New research sponsored by NASA may soon help scientists do a better job of tracking pollution plumes around the world and help provide people more advance warning of unhealthy air.
Researchers have discovered that smoke and smog move in different ways through the atmosphere. A series of unusual events several years ago created a blanket of pollution over the Indian Ocean. In the second half of 1997, smoke from Indonesian fires remained stagnant over Southeast Asia while smog, which is tropospheric, low-level ozone, spread more rapidly across the Indian Ocean toward India.
This situation was exacerbated by El Nino, which had already increased the thickness of smog over the region. At the same time, additional smog from African fires streamed over the Indian Ocean and combined with the smog from Indonesia, creating an aerial canopy of pollutants.
Researchers tracked the pollution using data from NASA's Earth Probe Total Ozone Mapping Spectrometer (TOMS) satellite instrument. "TOMS is the only satellite instrument that follows both smoke and smog, globally," said Anne Thompson, NASA Earth Scientist at Goddard Space Flight Center, Greenbelt, MD. "The extreme pollution generated during the Indonesian fires was the first time we saw smoke move more slowly and in different directions from where smog moved." Although TOMS has been observing the atmosphere since 1978, new air-quality technologies added in 1997 enabled scientists to see the divergence of smoke and smog for the first time.
The different movement occurred because the pollutants were in different layers of the atmosphere. Heavier smoke particles stayed close to the region of the fires while smog moved more quickly and spread over a large area. "Typically, smog is seen coming from Africa because much more burning occurs there, but in 1997 the Indonesian plume was thicker due to the fires there," Thompson added.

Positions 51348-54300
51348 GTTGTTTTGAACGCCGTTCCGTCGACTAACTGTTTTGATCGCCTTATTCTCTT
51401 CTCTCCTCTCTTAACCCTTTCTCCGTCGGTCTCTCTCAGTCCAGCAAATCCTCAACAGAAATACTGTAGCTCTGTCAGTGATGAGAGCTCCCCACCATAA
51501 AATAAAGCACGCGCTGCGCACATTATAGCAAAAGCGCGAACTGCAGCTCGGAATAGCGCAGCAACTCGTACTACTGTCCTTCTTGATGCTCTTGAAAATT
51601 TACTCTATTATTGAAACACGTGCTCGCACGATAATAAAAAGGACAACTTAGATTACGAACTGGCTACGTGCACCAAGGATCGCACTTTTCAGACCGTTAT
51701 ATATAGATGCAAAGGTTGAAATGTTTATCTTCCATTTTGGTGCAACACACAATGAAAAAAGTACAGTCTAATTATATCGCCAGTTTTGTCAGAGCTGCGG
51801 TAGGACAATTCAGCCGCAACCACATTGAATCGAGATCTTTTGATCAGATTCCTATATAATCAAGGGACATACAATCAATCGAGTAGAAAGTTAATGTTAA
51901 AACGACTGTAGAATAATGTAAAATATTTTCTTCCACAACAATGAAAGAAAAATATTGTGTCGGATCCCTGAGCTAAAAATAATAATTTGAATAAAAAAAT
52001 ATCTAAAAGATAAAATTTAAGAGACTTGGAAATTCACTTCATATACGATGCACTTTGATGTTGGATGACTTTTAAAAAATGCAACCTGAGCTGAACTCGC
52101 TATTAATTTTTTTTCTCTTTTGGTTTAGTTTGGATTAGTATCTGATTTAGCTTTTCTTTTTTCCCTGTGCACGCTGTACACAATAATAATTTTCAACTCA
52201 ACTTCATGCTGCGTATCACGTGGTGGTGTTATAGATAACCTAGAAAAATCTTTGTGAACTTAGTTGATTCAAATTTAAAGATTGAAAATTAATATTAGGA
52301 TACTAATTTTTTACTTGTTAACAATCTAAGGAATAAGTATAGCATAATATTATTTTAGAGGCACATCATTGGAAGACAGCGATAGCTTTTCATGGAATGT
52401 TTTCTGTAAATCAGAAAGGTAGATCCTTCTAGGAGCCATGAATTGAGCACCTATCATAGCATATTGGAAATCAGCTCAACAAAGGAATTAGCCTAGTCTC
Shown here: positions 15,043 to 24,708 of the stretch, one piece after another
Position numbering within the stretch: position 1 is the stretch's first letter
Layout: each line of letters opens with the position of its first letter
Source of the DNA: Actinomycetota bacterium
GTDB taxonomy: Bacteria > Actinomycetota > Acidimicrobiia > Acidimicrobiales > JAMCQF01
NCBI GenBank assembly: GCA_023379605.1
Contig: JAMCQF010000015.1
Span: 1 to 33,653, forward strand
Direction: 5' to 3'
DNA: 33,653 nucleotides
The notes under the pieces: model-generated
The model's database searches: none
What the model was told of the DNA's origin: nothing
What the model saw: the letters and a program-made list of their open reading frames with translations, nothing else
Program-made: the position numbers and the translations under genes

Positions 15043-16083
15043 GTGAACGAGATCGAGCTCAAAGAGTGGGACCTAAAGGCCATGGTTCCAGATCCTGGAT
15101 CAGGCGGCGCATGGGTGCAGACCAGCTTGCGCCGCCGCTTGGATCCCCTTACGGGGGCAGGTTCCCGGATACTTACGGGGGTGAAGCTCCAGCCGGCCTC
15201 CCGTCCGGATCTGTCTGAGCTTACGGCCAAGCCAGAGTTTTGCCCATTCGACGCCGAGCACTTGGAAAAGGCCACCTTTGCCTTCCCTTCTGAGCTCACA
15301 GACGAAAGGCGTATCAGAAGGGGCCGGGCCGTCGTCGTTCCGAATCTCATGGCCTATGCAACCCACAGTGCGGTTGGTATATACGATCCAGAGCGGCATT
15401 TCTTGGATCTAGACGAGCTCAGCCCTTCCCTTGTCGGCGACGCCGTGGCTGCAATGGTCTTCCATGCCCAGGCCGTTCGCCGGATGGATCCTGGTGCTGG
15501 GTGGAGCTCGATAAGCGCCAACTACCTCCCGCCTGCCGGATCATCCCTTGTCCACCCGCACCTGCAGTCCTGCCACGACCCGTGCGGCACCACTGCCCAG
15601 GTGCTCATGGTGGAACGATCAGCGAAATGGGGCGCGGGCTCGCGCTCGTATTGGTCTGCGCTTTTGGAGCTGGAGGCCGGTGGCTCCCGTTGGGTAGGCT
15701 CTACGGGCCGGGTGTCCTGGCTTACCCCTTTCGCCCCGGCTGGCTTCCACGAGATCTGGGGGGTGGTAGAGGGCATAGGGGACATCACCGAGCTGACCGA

Between July and November 1997, the emissions from the Indonesian fires caused considerable air pollution throughout the Southeast Asian region, including Indonesia, Malaysia, and Singapore. Hazardous particles found in smoke caused air-quality and health problems throughout the region including asthma, upper respiratory infections, decreased lung function, and eye and skin irritation.
Before the fires began in 1997, the El Nino and changing atmospheric patterns over the Indian Ocean, a pattern called the Indian Ocean Dipole, caused the ozone column to thicken, indicating that climatic factors play a major role. When scientists went back and looked at the 1980s El Nino events, they noticed the same behavior.
"However, we can detect no trend in smog ozone during the 1980s in the tropics, even though burning may have increased," said Thompson. "In some regions of the tropics, rising ozone precedes the burning period and in other regions, ozone levels don't rise as much as we would expect during the local burning season. Clearly, factors other than biomass burning exert a strong influence on tropical tropospheric ozone."
Since 1978, TOMS has eyed upper and lower level ozone in Earth's atmosphere. Since upper-level ozone in the stratosphere over the tropics is uniform, TOMS can subtract it out from its readings and calculate the smog in a "column" of atmosphere that stretches from the surface to the tropopause, more than 40,000 feet high.
A paper titled "Tropospheric Ozone and Biomass Burning," by Goddard's Anne Thompson and researchers at the University of Maryland; Science Systems and Applications, Inc.; and Hokkaido University of Japan, explaining the divergence of the pollutants, appears in the March 16 issue of Science.
This research was conducted by NASA's Earth Science Enterprise, a long-term research effort dedicated to studying how human-induced and natural change affects our global environment.
The above post is reprinted from materials provided by NASA/Goddard Space Flight Center--EOS Project Science Office. Note: Materials may be edited for content and length.
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